As I know, there was a lot of discussion in the process of owning the work.
The biggest issue was how to archive and show this work if all the technology was gone. The solution the V&A chose was to have everything that happened during my work, such as the research, drawing, modeling and models, etc. as a package. There are over 100 possessions on the list. It was the first case study at the V&A in which they possessed a ‘projection mapping’ work. We also had a technical workshop at the request of curators who wanted to know the concept of projection mapping. I think that the mutual idea of creating a criteria let me suffer in a fun way through the difficult process.
After this project, you collaborated with a large brand.
I worked with Italian Fashion House Max Mara on a project called ‘Deep Surface’. It was a big project to design an exhibition space and visitors’ circulation that included the story of Max Mara’s 70 years. I collaborated with Milan architects to build a dome-shaped structure, and installed my work on the inner celling of the dome. I researched other similar exhibitions in preparation of this exhibition, but the entrance and exit were fixed. Personally, I felt ‘restrained visitor’s circulation’ and ‘oppressive’. So I designed the crowd circulation to allow visitors to freely tour the exhibition with multiple entrances and exits. The concept of a Piazza that Italians regard as important was also key. There were real difficulties working with people who have faith in their brand and who are stubborn about technology. I visited the head office in Reggio Emilia three times where I met and had lots of conversations with the design team and the representative. Because our relationship was not one as an exhibition designer and a client, I needed a process of persuasion in order to protect my work as an artist. I had a lot of experiences collaborating with architects and I was able to create synergies. It was also different in that I was able to project my work out of the standardized space such as museums, galleries and white cube, and I was able to experience a new context of fashion and meet new types of visitors. I felt another thrill too. It was an exhibition that I couldn’t easily experience as an artist, and I was personally affected by this project. In addition, the exhibition also won the Red Dot Award.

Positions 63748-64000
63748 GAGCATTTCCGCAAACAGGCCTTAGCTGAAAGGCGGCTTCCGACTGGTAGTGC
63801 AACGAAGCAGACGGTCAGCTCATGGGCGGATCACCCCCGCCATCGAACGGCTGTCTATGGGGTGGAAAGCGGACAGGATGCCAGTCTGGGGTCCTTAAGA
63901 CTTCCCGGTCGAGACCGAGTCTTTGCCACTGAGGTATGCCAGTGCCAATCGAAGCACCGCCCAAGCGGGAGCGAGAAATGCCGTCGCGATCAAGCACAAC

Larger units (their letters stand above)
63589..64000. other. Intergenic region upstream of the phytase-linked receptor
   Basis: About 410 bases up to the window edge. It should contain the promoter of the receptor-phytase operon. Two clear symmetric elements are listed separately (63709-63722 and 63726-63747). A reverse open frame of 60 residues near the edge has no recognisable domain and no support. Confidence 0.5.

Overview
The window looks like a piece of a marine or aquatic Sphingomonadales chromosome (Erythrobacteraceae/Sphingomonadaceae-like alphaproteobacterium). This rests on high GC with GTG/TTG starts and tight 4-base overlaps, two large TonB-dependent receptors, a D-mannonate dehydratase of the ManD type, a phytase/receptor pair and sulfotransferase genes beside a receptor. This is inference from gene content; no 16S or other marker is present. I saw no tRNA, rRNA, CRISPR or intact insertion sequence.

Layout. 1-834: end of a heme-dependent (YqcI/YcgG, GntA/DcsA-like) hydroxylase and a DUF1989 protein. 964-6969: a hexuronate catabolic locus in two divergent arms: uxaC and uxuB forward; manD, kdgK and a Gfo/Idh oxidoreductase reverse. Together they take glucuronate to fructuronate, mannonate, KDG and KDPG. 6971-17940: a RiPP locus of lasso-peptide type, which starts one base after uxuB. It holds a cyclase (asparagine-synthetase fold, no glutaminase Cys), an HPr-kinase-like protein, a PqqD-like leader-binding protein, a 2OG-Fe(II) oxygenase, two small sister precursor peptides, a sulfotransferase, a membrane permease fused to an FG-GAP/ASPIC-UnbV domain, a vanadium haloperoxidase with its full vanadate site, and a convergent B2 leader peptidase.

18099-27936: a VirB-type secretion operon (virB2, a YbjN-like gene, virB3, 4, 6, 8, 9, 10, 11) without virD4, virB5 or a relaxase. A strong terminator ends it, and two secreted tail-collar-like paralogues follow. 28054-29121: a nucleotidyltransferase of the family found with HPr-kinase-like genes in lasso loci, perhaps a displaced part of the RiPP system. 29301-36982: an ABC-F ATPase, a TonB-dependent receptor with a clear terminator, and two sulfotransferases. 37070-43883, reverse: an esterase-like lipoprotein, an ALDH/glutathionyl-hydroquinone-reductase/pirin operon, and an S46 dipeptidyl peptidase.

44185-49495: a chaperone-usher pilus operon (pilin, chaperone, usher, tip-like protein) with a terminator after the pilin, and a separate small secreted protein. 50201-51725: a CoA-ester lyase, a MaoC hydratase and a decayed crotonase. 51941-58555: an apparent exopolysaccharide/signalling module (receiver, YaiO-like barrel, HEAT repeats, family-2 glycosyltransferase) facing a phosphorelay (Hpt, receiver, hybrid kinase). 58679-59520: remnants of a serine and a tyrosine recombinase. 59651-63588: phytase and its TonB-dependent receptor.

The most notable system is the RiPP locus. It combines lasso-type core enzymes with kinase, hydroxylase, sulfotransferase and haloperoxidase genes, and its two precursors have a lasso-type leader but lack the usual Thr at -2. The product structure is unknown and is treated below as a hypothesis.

Deep Surface, full dome projection mapping installation, dimension variable, 2018 (서울 DDP, 막스마라 Coat exhibition). 작가는 사방으로 이어지는 전시공간의 중앙.
돔의 천정 면에 프로젝션 맵핑작업을 설치했다. 관람객은 편안하게 앉거나 눕고, 걸으면서 작품을 감상할 수 있었다.
How did you start working on the medium of digital?
I majored in painting in my undergraduate studies. I first experienced videos in media class. I could make a work with only a computer and camcorder. It was neat and concise in material terms. It was very interesting to be able to use the concept of time beyond two-dimensional planes, and to expand into three-dimensional space with the addition of an installation. I showed a large multi-channel video installation work at my graduation exhibition, but it was unfamiliar scene at a painting exhibition. I used to go to Art Center Nabi to take digital art classes because the newest media I could learn in school was video at the time. By 2006, I knew for the first time that I could make something purely with digital, without material. I don’t work emotionally, so I was worried about my major and my career as an artist at that moment. But I naturally overcame the slump through the medium and went abroad to study the medium of digital more in depth.
After that you studied media at UCLA. What did you study and deal with?
I had very hard time then, but now I think that taking the media master’s program was a really good decision. The skills l learned at that time still form the basis of my work. I mastered the techniques such as coding, circuits, 2D, 3D, web, etc. every night without sleeping. Students from all different backgrounds such as Neuroscience, Computer Science, Design, Architecture, etc. were gathered, but how could I keep up with the coding skills of students majoring in computers? So, I set up my own survival strategy. I made use of my background majoring in painting. I learned a lot from my academic adviser, Dr. Jennifer Steinkamp, who I met there at the time. And I made ‘Between (2009)’ as my graduation work. Actually, the work was about myself. I tried to do my best to survive, but I ran into a barrier that I couldn’t overcome. I went in behind a white cloth, performed it myself, recorded and projected the video onto the canvas. It was a personal story, but anonymity was important. I emphasized the tension on the surface, eliminating femininity as much as possible. Ironically, I had learned a lot of technology, but the work finally ended up reverting into a painting.